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We recommend removing bird feeders in summer to encourage the birds to feast on naturally available foods. (In bear country, taking feeders down is a must.) If you prefer to leave your feeders up through the summer months, be sure to adjust their maintenance to guard against spreading diseases that are more likely to crop up in hot weather. Additionally, check with local wildlife officials for any advice specific to your area; for example, in the spring and summer of 2021, people in parts of the Mid-Atlantic, Southeast, Midwest and Northeast were asked to take down feeders and bird baths because of a an unknown ailment spreading among songbirds there.
In general, here's what to do if you are feeding birds in summer:
When you fill the feeders, don't fill them the entire way. Fill them just enough that the birds will empty them within a day or two. This way the seed you're offering will remain fresh and it will be unlikely to develop mold. Wait until the feeders are totally empty before refilling them.
Store your birdseed in a cool, dry location during the summer. This may be a different location than your winter storage site. For instance, a garage or shed can become stifling hot in the summer, while a basement might remain quite cool. The latter would be a better place to store birdseed during the warm months, even though the garage or shed may be a fine storage place fall through spring.
Wash bird feeders with warm, soapy water on a regular basis. Rinse them well and let them dry completely before partially filling them and hanging them up again. A 10-percent bleach solution can be used to disinfect feeders; again, rinse well and dry.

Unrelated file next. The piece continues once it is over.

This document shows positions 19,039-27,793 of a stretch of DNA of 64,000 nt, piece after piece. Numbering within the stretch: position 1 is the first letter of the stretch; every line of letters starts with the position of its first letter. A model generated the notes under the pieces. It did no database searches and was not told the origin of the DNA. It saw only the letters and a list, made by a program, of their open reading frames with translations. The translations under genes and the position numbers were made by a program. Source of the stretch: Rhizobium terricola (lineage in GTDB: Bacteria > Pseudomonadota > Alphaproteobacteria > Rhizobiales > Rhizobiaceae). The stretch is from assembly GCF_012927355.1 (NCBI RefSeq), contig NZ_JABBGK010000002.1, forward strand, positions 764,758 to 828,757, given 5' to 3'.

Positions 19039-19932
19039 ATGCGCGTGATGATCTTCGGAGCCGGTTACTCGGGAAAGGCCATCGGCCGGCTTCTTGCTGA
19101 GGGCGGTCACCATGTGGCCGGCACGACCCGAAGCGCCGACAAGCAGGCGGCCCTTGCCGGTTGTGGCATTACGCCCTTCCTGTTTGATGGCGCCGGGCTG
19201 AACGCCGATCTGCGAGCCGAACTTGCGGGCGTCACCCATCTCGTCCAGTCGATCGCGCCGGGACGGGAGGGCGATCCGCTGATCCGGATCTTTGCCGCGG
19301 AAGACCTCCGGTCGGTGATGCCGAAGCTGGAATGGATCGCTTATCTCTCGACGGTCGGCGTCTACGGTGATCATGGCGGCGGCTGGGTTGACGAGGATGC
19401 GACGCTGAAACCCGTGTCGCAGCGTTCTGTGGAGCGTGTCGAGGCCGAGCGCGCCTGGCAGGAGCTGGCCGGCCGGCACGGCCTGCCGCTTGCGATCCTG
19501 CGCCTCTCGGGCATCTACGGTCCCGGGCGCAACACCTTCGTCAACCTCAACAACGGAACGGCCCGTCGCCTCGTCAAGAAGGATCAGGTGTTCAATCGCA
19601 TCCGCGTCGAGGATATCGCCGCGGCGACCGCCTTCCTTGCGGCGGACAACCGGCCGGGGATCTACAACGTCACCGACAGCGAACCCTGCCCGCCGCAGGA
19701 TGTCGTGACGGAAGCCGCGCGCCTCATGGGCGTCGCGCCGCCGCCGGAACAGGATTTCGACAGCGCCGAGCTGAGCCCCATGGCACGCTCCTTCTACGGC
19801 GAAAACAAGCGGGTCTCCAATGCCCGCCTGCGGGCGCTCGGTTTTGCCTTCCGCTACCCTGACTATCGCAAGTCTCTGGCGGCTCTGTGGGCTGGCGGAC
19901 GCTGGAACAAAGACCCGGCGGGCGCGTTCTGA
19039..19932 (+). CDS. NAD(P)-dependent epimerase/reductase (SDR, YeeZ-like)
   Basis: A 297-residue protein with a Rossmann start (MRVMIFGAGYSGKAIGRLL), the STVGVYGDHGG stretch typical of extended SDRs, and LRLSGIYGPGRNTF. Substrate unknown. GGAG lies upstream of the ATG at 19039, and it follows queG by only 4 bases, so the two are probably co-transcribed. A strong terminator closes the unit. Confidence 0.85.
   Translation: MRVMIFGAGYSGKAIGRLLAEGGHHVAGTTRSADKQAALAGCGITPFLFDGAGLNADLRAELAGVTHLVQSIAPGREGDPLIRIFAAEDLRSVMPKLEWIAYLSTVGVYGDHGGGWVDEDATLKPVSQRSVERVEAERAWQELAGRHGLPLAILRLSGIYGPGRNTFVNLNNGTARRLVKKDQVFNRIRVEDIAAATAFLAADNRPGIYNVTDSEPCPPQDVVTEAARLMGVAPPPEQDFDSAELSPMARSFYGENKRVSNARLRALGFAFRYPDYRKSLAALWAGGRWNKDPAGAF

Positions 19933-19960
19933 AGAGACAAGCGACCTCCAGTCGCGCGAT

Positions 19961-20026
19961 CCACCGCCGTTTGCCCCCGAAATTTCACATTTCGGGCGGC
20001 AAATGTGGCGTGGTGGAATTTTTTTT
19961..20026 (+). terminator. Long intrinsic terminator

Rotate the feeders through your garden rather than keeping them hanging in one place all summer. This prevents droppings and seed hulls from piling in one spot and possibly spreading diseases like salmonellosis among ground-feeding birds. If you must leave feeders in one spot, regularly rake beneath it to remove debris and droppings.
Do not offer suet in warm months. It can easily go rancid.
Recommended related reading
A thoughtfully designed garden can provide all the food that birds need throughout each season, while also offering them shelter from predators, nesting sites and water.
For help in choosing plants and other features for a bird garden, I recommend Gardening for the Birds by George Adams. This book has a heavy emphasis on plants, with region-specific recommendations, and it includes charts that can be used to design a garden that has year-round appeal to people and birds alike.
Attracting Birds, Butterflies and Other Backyard Wildlife by David Mizejewski is another helpful guidebook, one that includes DIY projects to create at home.
The 2020 release from Doug Tallamy, Nature's Best Hope, also provides clear, simple steps to take to harbor birds as well as other wildlife in the face of habitat loss.